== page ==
“Life is really simple, but we insist on making it complicated.” – Confucius
Business environments throughout organizations tend to be complex. It appears easier to make existing processes more complicated, than to start from scratch and come up with simple, lean designs. However, the simplification of complex architecture plays a vital role in ensuring continual strategy implementation.
Building a Strong Foundation
In our previous blog post, we explained the significance of conducting pre-mortems to save transformation projects. It takes more than a few meetings to set the stage for a successful transformational initiative. It all starts with a simple and effective architecture strategy, which will ultimately help define how the implementation will take form.
There are a few delicate balances that are to be maintained in the ideal architecture framework. For starters, it must be simple and stable enough for organizational learning purposes. At the same time, there should also be room for progression to cater to changing needs, trends, and technologies. Less is more, and quality trumps quantity.
Eliminate the Unnecessary
Out of all the features that are available to organizations, as much as 60%-80% of them are rarely used. It is for this reason alone that we highly advise that initial implementation of projects be limited to simplified architecture with minimal functionality. It may initially appear difficult to let go of impressive feature sets on intricate systems, but if they are not being used, they are not needed. Enhancements can always be added on (as needed) once you’re further into implementation.
The attributes of complexity control are to be strategic, transparent, comprehensive, and sustainable.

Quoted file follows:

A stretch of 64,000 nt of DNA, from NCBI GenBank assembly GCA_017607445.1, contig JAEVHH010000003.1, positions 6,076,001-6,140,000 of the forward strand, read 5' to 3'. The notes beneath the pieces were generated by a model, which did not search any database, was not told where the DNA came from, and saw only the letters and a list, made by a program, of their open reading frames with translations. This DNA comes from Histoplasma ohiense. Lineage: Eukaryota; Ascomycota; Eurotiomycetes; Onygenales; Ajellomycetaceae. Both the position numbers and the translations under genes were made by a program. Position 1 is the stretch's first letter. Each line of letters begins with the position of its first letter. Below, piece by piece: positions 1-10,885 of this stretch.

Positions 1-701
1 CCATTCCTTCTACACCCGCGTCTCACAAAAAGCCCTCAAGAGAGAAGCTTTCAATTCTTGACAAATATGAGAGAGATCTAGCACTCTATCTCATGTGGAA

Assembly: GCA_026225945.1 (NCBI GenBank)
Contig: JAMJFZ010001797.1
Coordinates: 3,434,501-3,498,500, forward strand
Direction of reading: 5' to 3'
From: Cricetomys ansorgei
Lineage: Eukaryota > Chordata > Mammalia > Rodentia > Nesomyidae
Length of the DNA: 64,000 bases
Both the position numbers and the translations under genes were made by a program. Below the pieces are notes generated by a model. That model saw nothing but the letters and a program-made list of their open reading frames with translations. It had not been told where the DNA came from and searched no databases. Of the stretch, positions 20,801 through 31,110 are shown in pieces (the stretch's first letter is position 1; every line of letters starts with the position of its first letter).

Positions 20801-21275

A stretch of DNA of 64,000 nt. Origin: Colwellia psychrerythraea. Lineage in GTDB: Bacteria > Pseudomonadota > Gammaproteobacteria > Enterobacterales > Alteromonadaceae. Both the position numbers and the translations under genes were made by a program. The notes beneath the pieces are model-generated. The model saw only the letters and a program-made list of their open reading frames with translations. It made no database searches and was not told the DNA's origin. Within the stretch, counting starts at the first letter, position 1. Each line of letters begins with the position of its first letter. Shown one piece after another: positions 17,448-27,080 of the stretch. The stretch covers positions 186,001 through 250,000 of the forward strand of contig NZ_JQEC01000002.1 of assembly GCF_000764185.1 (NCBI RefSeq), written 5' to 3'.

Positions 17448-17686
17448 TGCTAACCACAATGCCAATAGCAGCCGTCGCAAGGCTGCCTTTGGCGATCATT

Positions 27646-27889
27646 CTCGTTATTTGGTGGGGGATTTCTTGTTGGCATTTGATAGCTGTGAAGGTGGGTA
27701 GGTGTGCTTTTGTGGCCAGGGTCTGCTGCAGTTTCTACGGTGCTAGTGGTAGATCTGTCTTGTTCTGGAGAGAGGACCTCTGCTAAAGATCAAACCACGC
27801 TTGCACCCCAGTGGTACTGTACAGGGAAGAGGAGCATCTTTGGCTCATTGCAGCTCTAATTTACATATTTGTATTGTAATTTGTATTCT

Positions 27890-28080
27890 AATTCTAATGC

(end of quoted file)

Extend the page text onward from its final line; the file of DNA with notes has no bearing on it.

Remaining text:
Know the Difference Between Needs and Wants
“It isn’t the consumers’ job to know what they want.” – Steve Jobs
The key to productive dialog and effective action planning lies in understanding that legacy features and processes do not need to be included in the new solution. Transformation teams should be able to define the business processes that customers actually need, rather than the ones they want, or used to have.
This drastic move in change management can be viewed as a form of organizational decluttering. As such, it should be handled properly, with constant communication of the vision, and active participation of all the affected decision makers.
The simplification of complex architecture will make the vision easier to communicate to team members of all levels, and easier to implement once all is said and done.
In our next post, we will discuss the value of engendering trust between partners, and how to build that trust before embarking in transformational initiatives.
For a complete transformation pre-mortem blueprint, click here to download our latest eBook, Transformation Pre-mortem: Navigating through the Pitfalls (Part One).